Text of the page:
Leading safety business Pyroban has advised that the explosion proof modification of a forklift truck should have the written approval of the original truck manufacturer in order to comply with international standards and best practice.
“The current edition of ISO 3691-1:2011, transposed into European standards in 2012, clearly states that with regards to safety, unauthorised truck modification is not permitted and that no alterations should be made without the prior written approval of the original truck manufacturer,” confirms Steve Noakes from Pyroban, the leading conversion company providing explosion proof solutions.
“There is a planned update to the EN version of the standard which appears to “soften” this requirement due to a challenge regarding anti-competitiveness. However, the underlying principle to control the process of modifying fork trucks for special applications should still be taken seriously.
This is particularly important when trucks are modified to meet the ATEX Directive, as the overall of the truck could be affected by the significant wiring changes, additional weight and changes to the control systems required in the conversion. It means that whilst a forklift may comply with ATEX or other Ex standards, it may not comply with this international standard, unless there is written consent from the original truck manufacturer. There may be a significant safety impact introduced by the modification which the Ex conversion company had not considered”
Pyroban has focused significant resource on gaining approval from all leading manufacturers of materials handling equipment to carry out explosion proof modifications. The company has agreements in place with OEMs (original equipment manufacturers) for the conversion work undertaken and has many standardised explosion proof forklift designs already approved with a number of leading brands based on their latest technologies.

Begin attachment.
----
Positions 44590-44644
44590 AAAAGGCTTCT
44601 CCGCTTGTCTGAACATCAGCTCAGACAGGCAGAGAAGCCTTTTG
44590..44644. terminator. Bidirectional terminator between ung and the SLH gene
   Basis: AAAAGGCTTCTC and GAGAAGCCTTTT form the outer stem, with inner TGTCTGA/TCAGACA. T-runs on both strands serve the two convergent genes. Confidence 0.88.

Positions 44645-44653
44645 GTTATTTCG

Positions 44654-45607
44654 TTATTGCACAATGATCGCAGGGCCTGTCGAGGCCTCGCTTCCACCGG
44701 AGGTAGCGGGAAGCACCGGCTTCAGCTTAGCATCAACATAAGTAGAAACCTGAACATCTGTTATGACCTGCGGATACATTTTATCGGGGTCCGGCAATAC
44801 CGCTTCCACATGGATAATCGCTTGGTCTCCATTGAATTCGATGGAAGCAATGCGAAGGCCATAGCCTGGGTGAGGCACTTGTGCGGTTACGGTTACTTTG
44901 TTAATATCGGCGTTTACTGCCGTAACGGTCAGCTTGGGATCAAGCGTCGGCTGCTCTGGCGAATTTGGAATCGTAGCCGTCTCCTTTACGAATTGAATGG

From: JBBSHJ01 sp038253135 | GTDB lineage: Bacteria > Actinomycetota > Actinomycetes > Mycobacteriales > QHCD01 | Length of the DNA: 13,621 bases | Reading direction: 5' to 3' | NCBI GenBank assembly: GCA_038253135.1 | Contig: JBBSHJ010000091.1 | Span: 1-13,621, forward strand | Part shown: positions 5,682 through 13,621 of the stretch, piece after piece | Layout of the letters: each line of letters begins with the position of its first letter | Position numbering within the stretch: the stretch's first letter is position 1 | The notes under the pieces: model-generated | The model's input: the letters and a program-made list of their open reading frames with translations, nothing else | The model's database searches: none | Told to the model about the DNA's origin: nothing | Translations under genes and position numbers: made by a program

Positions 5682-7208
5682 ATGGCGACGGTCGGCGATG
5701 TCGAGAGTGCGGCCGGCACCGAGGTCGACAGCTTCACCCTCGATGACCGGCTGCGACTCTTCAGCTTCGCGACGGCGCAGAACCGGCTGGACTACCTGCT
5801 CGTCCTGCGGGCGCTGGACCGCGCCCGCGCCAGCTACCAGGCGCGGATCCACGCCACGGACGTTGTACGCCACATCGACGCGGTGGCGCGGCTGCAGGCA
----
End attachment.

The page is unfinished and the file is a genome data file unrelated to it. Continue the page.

“We have processes in place to ensure conformity and are regularly audited in all our factories by truck manufacturers,” says Steve. “The risks are too great to do it any other way. I believe the safety risks associated with operating equipment in potentially explosive atmosphere demands tight control over how fork trucks are modified; the requirement to obtain written OEM approval is a key element to this control.”
Explosion proof conversions typically involve re-engineering the truck so that there are no sources of ignition from, for example, arcing and sparking components, hot surfaces or even static from the seat. A multitude of potential ignition sources found on a standard forklift could cause an explosion in a hazardous area.
“No forklift manufacturer should agree to a complex modification without a complete understanding of how the alteration will be made, the processes that will be followed to ensure the final conversion meets the OEM expectations, and also the level of support available after the converted truck is in service.”
For more than four decades Pyroban has developed close links with all major forklift brands. It also has extensive links with certification authorities including SIRA, INTERTEK, ElectroSuisse, INERIS and TUV in Europe; FM, CSA, in America; and PCEC, CQST and NEPSI in China, which supports the conversion of almost every type of mobile equipment to ensure full compliance with relevant local safety regulations such as ATEX in Europe or GB19854-2005 in China.
Pyroban typically converts counterbalance forklifts, VNA, order pickers, reach trucks and other warehouse equipment, but access platforms, cranes, military and mining equipment are increasingly common.
“We believe that large organisations are using explosion proof equipment that has been converted without OEM agreements in place, exposing them to increased risk. We have seen cases in Germany, the Netherlands, France, the UK and other parts of Europe where trucks from leading suppliers are potentially exposing the supply chain to safety and legal issues.
“When buying a new Ex truck, we advise checking with your truck supplier to ensure that there is written consent for the Ex converter,” adds Steve. “This will prevent any problems with product and public liability, warranty and technical support. It will also ensure the modification is carried out properly and will not put the staff, supply chain and brand at risk.”